Belinda Haikes, panel chair
Visiting Assistant Professor of Digital Design
University of North Carolina at Greensboro
In 1946 the first photograph of the earth was sent back from outer space. This moment in history, where technology allowed us to view beyond our senses marks the transition to what has been dubbed the era of the posthuman. This era, our era, is an era that like the Renaissance period is built upon our changing conceptions of space. The Renaissance, with its one point perspective created new perceptions for the work of art, and the post human era, with its omniscient point of view creates new understandings and problematizes ideas of space. It is through our understanding of space that we can begin to understand the implications of the limits and boundaries of our senses and our technologies. This paper introduces these concepts and frames the panel discussion for the panel “Space: The New Frontier”.
Fig 1: Unknown Author
Fig 2: V-2 Rocket Launch. Nasa archives, [link]
In 1946 from the White Sands Missile Range in the New Mexico desert the US Army sent a V-2 Missile into orbit. This missile equipped with 35-millimeter motion picture camera snapped a picture every second and a half on its ascent. As all things that go up must, the missile fell back to earth where the photos were recovered.
Fig 3: V-2 #13, View of Earth from a camera on V-2 #13, launched October 24, 1946 [link]
This moment in history marks the first photos from outer space penetrating the 100-kilometer point, breaking past the outer confines of the stratosphere. This momentous event changed the way humans understand space. For the first time in recorded history, humankind saw from outer space. Humanity saw with a technologically extended sight, a sight that allowed man to see past his physical limits and his visual field.
Fig 4: V-2 #21 Launched March 7, 1947
It was a vision as though a god high above the earth looking down saw a view no person before could even begin to imagine. It is within these photos that the shift from human to the post human condition truly begins in earnest. By no longer being subject to the limitations of the physical form and the body’s visual field, technology allows the human to transcend the body. Any previous confines in simulating the visual field are shattered. This transcendence repositions the body’s spatial relationships by making the body merely a receiver rather than the activator for visual-spatial information. The information is no longer limited to the perceptual understanding of the human form and the images received are not reliant upon the physical limitations of the body. The visual-spatial understanding does not duplicate the vision seen by the body, but rather we become disembodied, and the point of view of the human form becomes limitless, expanding past the visual field and breaking past the human stratosphere. It is this technological moment that signifies the repositioning of the self in relation to space and to the conceptual shifts that a post human spatial understanding entails. As Katharine Hayles tells us in “How we Became PostHuman”, the posthuman requires that “the erasure of embodiment is performed so that "intelligence" becomes a property of the formal manipulation of symbols rather than enaction in the human lifeworld.”  It is this moment in the New Mexico desert that begins the posthuman, and with it our changing conceptions of space.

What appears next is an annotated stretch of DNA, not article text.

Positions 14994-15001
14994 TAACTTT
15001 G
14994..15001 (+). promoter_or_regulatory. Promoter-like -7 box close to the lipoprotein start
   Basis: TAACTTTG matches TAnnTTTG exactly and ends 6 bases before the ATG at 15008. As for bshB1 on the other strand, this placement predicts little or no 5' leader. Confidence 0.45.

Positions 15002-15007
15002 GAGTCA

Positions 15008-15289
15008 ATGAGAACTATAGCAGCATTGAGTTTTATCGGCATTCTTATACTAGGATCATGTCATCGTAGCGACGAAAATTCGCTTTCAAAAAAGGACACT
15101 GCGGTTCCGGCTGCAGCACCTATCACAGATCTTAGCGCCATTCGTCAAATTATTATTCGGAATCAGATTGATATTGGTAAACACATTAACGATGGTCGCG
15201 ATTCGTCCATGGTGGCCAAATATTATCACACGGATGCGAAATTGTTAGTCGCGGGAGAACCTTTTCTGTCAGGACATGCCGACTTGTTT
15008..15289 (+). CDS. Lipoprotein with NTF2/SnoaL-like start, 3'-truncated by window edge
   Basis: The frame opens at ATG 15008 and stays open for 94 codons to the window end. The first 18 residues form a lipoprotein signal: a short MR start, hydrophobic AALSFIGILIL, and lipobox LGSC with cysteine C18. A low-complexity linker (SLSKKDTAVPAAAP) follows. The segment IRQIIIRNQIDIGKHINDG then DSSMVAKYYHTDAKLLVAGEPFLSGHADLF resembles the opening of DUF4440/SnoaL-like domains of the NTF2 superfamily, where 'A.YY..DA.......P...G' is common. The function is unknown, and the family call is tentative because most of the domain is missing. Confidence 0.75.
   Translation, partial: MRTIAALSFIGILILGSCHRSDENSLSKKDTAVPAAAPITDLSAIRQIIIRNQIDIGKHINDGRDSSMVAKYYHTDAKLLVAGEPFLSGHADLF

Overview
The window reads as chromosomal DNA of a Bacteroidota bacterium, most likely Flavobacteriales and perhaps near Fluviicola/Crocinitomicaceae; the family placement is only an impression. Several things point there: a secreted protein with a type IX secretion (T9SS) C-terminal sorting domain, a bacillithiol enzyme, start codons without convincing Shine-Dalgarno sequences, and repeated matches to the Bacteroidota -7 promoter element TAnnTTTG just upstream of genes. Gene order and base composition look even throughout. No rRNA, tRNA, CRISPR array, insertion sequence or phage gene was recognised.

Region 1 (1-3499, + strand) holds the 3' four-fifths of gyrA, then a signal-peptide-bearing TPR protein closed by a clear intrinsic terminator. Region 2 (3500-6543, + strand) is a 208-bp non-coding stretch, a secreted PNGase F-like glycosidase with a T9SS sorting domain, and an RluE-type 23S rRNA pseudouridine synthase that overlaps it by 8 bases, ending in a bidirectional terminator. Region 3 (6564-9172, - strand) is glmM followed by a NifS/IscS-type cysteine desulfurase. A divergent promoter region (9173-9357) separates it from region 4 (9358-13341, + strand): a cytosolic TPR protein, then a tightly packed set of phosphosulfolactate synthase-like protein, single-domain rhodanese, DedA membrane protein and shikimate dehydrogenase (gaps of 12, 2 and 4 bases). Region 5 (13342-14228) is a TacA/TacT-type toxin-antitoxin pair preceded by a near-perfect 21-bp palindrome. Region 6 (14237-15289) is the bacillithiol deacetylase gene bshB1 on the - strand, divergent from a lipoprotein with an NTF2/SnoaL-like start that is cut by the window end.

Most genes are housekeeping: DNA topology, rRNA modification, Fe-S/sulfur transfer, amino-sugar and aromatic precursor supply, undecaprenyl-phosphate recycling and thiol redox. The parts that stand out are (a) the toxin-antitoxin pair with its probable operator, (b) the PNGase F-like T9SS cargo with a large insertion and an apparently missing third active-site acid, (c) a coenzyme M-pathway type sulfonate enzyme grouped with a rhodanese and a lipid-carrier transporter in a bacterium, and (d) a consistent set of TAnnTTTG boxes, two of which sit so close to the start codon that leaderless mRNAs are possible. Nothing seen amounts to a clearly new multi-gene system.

The ramifications of this development for the work of art, and for the way we understand spatial relationships of the body within the work of art is not without its historical precedents. The post human is an era not unlike that of the Renaissance period. Both eras, our era, and the Renaissance are built upon our changing conceptions of space and both manifest this conceptual shift in the work of art. As the conceptual shift is manifested through the work of art, the ideology of the period is also reified through the work of art. The Renaissance, with its one point perspective created new perceptions for the work of art, and the post human era, with its omniscient point of view, creates new understandings and problematizes ideas of space as it is employed in the work of artists.